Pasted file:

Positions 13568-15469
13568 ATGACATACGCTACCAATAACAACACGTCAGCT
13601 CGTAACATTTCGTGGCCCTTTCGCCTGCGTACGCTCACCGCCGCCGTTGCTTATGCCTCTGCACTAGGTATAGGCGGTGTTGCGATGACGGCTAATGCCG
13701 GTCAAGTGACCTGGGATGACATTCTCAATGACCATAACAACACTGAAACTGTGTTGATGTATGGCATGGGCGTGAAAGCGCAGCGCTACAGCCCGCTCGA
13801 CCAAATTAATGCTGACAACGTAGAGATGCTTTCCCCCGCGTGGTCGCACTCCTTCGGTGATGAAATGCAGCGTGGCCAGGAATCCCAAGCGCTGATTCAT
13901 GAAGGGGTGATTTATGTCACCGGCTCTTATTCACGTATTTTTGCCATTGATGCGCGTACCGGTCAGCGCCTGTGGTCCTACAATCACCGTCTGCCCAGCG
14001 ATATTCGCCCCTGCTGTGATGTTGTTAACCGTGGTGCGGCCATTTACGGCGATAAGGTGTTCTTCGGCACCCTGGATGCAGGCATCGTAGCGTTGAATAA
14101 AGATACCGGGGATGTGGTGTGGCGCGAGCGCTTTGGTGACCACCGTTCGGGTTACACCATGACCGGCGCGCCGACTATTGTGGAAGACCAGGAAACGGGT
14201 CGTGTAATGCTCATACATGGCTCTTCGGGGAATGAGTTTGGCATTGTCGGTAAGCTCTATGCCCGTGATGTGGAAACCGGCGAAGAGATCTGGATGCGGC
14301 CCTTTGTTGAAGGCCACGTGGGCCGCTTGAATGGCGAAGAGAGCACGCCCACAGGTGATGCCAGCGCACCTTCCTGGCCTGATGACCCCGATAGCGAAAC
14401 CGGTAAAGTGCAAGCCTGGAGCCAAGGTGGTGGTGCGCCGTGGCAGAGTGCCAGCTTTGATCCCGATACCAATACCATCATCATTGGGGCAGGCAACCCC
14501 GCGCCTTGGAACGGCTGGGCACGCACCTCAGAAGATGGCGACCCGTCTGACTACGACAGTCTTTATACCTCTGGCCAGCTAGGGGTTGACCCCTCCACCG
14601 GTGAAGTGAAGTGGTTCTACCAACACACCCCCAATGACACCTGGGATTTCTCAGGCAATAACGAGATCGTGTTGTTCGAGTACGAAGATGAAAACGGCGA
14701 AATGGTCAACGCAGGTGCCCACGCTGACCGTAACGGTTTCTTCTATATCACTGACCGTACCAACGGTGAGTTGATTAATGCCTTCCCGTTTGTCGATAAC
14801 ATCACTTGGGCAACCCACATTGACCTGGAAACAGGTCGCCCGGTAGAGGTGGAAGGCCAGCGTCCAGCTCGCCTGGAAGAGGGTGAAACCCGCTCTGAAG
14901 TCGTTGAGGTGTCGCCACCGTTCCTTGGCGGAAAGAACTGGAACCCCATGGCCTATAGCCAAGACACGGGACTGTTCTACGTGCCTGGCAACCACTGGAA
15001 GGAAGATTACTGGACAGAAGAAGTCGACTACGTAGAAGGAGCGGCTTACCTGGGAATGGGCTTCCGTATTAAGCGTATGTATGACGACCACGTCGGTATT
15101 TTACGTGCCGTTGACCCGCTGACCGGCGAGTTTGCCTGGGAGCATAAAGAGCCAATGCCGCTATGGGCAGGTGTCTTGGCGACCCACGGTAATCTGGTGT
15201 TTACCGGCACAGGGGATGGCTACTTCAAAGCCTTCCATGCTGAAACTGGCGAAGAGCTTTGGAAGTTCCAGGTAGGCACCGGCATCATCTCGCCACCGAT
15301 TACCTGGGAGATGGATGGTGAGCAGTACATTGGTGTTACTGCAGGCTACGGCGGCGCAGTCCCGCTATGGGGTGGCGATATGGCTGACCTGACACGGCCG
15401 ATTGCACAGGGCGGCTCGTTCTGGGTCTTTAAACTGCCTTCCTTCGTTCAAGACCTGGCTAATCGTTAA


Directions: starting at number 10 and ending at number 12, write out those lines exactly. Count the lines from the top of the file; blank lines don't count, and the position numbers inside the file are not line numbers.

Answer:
14301 CCTTTGTTGAAGGCCACGTGGGCCGCTTGAATGGCGAAGAGAGCACGCCCACAGGTGATGCCAGCGCACCTTCCTGGCCTGATGACCCCGATAGCGAAAC
14401 CGGTAAAGTGCAAGCCTGGAGCCAAGGTGGTGGTGCGCCGTGGCAGAGTGCCAGCTTTGATCCCGATACCAATACCATCATCATTGGGGCAGGCAACCCC
14501 GCGCCTTGGAACGGCTGGGCACGCACCTCAGAAGATGGCGACCCGTCTGACTACGACAGTCTTTATACCTCTGGCCAGCTAGGGGTTGACCCCTCCACCG